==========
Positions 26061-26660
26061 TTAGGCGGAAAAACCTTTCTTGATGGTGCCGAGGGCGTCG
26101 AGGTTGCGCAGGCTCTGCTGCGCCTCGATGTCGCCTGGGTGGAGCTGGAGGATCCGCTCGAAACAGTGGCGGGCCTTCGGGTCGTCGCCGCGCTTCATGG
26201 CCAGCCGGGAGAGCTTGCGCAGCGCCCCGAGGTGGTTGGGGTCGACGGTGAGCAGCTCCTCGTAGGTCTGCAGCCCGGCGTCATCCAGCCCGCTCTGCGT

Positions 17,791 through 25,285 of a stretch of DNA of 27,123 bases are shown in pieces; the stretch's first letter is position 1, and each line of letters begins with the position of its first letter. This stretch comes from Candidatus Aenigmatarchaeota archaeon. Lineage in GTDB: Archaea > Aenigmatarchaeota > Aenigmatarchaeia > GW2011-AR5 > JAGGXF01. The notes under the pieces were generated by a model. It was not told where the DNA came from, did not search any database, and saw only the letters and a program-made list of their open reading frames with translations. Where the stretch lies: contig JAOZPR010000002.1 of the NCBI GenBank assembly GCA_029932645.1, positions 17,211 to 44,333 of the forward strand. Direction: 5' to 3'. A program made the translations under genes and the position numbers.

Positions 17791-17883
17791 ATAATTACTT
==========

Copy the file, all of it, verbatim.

Positions 26061-26660
26061 TTAGGCGGAAAAACCTTTCTTGATGGTGCCGAGGGCGTCG
26101 AGGTTGCGCAGGCTCTGCTGCGCCTCGATGTCGCCTGGGTGGAGCTGGAGGATCCGCTCGAAACAGTGGCGGGCCTTCGGGTCGTCGCCGCGCTTCATGG
26201 CCAGCCGGGAGAGCTTGCGCAGCGCCCCGAGGTGGTTGGGGTCGACGGTGAGCAGCTCCTCGTAGGTCTGCAGCCCGGCGTCATCCAGCCCGCTCTGCGT

Positions 17,791 through 25,285 of a stretch of DNA of 27,123 bases are shown in pieces; the stretch's first letter is position 1, and each line of letters begins with the position of its first letter. This stretch comes from Candidatus Aenigmatarchaeota archaeon. Lineage in GTDB: Archaea > Aenigmatarchaeota > Aenigmatarchaeia > GW2011-AR5 > JAGGXF01. The notes under the pieces were generated by a model. It was not told where the DNA came from, did not search any database, and saw only the letters and a program-made list of their open reading frames with translations. Where the stretch lies: contig JAOZPR010000002.1 of the NCBI GenBank assembly GCA_029932645.1, positions 17,211 to 44,333 of the forward strand. Direction: 5' to 3'. A program made the translations under genes and the position numbers.

Positions 17791-17883
17791 ATAATTACTT